The invention also contemplates a method of forming the tubular substantially rigidbody container of the invention with the end closure caps secured to each end of the body. The method comprises continuously winding a strip of liner ply such 'that marginal portions of adjacent convolutions overlap, and adhesively sealing the `overlapped liner marginal pontions to form a liner ply seam. A strip of label ply seam having greater internal tear resistance than the liner ply is continuously Wound abou-t the liner ply such tha-t marginal portionsk of adjacent convolutions overlap, and the label ply is adhesively sealed to the liner ply. The overlapped marginal label portions are adhesively sealed and form a label ply seam which is substantially out of registry with the liner ply seam. The resultant tubular body members are cut to size and subsequently capped on each end with closure caps. The method of the invention also provides for winding a liner ply of foil and paper laminate and a label ply of foil and paperboard laminate. Prior to winding the liner ply of foil and paper laminate, a marginal portion along one side edge is folded back against itself with its foil surface on the outside of the fold such that upon formation of the liner seam the adjacent marginal portions of an adjoining convolution of the ply is infoil-to-foil contact therewith so as to enclose both side edges'of the laminate beneath the foil surface of the container body.

A preferred embodiment of the invention is described hereinbelow with reference to the drawings wherein:

FIG. 1 is a partially schematic plan view of apparatus for forming the container body of the invention;

FIG. Q is a side elevation of the apparatus of FIG. l;

FIG. 3 is a perspective View of the container;

FIG. 4 is a perspective view of the container showing the label ply seam broken;

FIGURE 5 is a cross-sectional view of the container taken substantially along lines 5-5 of FIG. 3 showing a folded liner ply seam;

FIG. 6 is a cross-sectional View of a container according tothe invention having a simple overlapping liner ply seam; and

FIG. 7 is a 1fragmentary Isection of the label ply taken substantially along lines 7-7 of FIG. 3 showing the score l-ines in the tab portion thereof.

The body construction of a container 10 (FIG. 3) of the type contemplated by the present invention is best shown by describing a method of making the container with particular reference to FIGS. 1 and 2. Initially a web of liner 11 which consists of an aluminum foil and -paper laminate is unwound from a roll 12 and helically wound about an adjacent stationary mandrel 13. As the liner 11 is unwound from the roll 12 it is rst fed through a glue applicator 14 which coats a marginal edge portion 15 of the liner web on the paper surface thereof with an adhesive. After passing .through the glue applicator 14 the liner web 11 is fed through a plow 16 which receives the adhesive coated marginal edge portion 15 of the liner web and -turns it -back against itself such that a paper-to-paper adhesive seal is effected on this turned back marginal portion. As marginal edge portion 15 of the liner web is being folded back against itself the opposite marginal edge portion 17 of the liner Web is passing through a second applicator 18 which is applying a coating of adhesive onto the foil surface thereof. The liner web 11 is then fed axially relative to the mandrel 13 and is inserted into a wrap shoe 19 which wraps the liner web on the mandrel with the aluminum foil surface facing toward the surface of the mandrel. As the wrapped liner web emerges from the wrap shoe 19 the folded back marginal portion 15, which is folded back against itself with its folded `surface on the outside of the fold such that upon overlapping of the opposite marginal portion 17 which is coated with an adhesive, the adjoining convolutions of the liner web are in foil-to-foil contact and thereby form a liner web seam 20 which encloses both side edges tof the laminate beneath the foil surface which now defines the interior of the container body. Immediately upon emerging from the wrap `shoe 19 the overlapping marginal portions of the adjacent convolutions of 4the liner web are heat and pressure sealed by a heated sealing wheel 21 which is positioned to contact the liner ply seam 20 having a foil-to foil interface as described above and as shown in FIG. 5. Since one marginal edge portion makes foil-to-foil contact with the opposite marginal edge portion of the adjoining turn of the liner web 11, the edges of the liner web will not be exposed to the inner surface of the resultant container and hence there will be no danger of seepage by the contents of the container edgewise through the paper component of the liner ply and into the paper backing of the liner ply.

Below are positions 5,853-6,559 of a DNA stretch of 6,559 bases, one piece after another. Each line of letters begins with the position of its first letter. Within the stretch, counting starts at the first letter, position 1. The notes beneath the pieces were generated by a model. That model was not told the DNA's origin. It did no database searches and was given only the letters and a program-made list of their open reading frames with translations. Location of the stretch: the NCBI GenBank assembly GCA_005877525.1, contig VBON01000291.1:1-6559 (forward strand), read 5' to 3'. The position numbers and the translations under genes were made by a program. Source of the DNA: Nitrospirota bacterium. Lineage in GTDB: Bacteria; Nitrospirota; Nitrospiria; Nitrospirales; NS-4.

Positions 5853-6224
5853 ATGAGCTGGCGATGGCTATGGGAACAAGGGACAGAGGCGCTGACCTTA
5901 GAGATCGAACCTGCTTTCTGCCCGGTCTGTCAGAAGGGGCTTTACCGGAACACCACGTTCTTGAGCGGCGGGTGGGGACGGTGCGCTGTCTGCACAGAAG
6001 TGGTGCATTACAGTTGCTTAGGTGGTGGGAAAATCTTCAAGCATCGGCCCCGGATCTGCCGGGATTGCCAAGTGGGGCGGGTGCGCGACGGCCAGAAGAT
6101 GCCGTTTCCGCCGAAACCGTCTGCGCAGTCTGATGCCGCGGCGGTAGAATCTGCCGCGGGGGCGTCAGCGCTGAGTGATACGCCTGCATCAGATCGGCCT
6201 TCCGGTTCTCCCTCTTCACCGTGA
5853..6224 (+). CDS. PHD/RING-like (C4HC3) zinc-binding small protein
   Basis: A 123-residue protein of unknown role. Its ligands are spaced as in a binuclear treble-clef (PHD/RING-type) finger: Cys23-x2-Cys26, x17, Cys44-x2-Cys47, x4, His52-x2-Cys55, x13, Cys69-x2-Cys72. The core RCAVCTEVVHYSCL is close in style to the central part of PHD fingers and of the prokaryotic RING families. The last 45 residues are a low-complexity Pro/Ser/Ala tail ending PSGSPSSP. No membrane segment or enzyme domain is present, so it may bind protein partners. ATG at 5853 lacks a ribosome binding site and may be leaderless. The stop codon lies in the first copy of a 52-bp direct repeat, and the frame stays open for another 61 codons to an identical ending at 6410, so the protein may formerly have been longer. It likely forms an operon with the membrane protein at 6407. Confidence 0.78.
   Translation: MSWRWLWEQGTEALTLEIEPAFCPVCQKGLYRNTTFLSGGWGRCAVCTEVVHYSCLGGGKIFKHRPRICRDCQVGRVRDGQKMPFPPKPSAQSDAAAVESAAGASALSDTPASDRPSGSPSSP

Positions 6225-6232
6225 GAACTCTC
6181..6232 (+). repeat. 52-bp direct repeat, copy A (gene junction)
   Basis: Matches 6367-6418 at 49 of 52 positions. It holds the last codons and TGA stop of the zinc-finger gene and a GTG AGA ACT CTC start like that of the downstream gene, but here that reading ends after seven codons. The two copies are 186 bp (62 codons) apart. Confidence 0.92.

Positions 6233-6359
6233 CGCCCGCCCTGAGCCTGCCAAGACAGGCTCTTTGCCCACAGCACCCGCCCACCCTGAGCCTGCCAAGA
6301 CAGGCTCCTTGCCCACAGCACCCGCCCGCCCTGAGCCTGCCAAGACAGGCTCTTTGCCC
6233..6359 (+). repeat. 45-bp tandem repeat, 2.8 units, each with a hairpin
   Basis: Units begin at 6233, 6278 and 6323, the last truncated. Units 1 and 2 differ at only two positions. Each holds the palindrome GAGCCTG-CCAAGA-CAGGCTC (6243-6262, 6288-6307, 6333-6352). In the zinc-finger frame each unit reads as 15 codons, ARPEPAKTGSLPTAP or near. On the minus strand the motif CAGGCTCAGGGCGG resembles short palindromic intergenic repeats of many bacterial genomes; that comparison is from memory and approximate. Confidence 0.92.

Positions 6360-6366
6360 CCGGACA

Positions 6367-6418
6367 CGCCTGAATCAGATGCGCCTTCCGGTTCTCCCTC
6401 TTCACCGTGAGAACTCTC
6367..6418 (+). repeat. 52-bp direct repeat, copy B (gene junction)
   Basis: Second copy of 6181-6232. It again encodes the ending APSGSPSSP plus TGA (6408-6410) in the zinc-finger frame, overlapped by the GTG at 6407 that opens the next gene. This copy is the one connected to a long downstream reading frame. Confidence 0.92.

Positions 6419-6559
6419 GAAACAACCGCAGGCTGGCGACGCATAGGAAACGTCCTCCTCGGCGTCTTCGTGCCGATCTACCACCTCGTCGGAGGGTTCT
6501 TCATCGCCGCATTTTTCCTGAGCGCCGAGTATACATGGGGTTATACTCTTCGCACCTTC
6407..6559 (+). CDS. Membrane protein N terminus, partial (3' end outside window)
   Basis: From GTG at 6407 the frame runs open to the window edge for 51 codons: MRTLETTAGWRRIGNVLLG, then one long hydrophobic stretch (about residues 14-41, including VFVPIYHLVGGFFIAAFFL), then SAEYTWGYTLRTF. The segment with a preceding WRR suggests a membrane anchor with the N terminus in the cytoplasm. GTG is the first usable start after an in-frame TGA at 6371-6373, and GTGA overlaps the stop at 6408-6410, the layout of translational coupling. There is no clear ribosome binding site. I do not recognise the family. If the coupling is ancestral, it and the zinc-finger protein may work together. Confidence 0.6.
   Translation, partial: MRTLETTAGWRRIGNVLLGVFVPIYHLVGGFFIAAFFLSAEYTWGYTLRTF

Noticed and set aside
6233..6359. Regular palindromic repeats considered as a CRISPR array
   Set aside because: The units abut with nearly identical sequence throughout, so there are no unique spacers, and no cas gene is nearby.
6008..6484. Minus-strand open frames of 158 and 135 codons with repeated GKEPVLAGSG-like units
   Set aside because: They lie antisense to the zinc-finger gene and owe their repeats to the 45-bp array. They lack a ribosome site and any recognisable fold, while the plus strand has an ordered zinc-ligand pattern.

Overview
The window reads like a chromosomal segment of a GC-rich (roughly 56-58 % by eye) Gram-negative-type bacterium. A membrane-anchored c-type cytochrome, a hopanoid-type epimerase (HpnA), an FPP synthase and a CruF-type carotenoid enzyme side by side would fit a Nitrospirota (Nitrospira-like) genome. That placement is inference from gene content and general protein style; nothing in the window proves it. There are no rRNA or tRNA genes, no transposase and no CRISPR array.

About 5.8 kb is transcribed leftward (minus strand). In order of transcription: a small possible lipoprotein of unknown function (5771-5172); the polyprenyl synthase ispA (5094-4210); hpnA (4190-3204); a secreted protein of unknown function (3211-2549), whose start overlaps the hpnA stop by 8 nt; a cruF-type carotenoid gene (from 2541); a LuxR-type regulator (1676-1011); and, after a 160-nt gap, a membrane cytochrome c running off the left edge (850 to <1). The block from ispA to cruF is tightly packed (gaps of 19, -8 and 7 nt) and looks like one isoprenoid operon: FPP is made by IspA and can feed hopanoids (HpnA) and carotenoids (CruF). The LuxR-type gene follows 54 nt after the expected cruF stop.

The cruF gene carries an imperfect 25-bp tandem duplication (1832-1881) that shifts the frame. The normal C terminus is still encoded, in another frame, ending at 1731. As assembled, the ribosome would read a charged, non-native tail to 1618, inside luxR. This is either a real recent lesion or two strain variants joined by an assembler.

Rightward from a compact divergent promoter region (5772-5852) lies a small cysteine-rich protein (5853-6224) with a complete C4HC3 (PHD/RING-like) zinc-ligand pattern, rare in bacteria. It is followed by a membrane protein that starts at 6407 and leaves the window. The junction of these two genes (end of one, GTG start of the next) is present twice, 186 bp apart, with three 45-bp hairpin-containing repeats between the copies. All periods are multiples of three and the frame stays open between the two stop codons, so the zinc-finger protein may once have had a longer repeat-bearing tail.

The wound liner ply is axially slid along the mandrel 13 to a point where a label ply 22, which consists of an aluminum foil and paperboard laminate having a greater internal tear resistance than liner ply 11, is wound and adhes-ively ysecured to the already wound liner ply. The label web 22 is withdrawn from a roll 23 and is passed through a glue applicator 24 Where a coating of glue -is applied to the paperboard ply. The thus coated label ply 22. is then passed through a second wrap shoe 25 which tightly wraps the label web about the liner web 11 such that the paperboard backing of the label ply and the paper backing of the liner ply are adhesively sealed in surface-tosurface contact. Thus ythe aluminum foil surface of the label ply is exposed exteriorly and defines the outer surface of the wall of the container 10 and has the marginal edge portions of the adjacent convolutions of the label ply in overlapping relationship to form a label ply seam 26 (FIG. 5). Immediately adjacent the second Wrap shoe 25 there is located a heated sealing wheel 27 which has a broken peripheral surface and is aligned to contact the label ply seam 26 in discontinuous fashion so as to seal the label ply seam in such a manner that it can be readily opened by hand.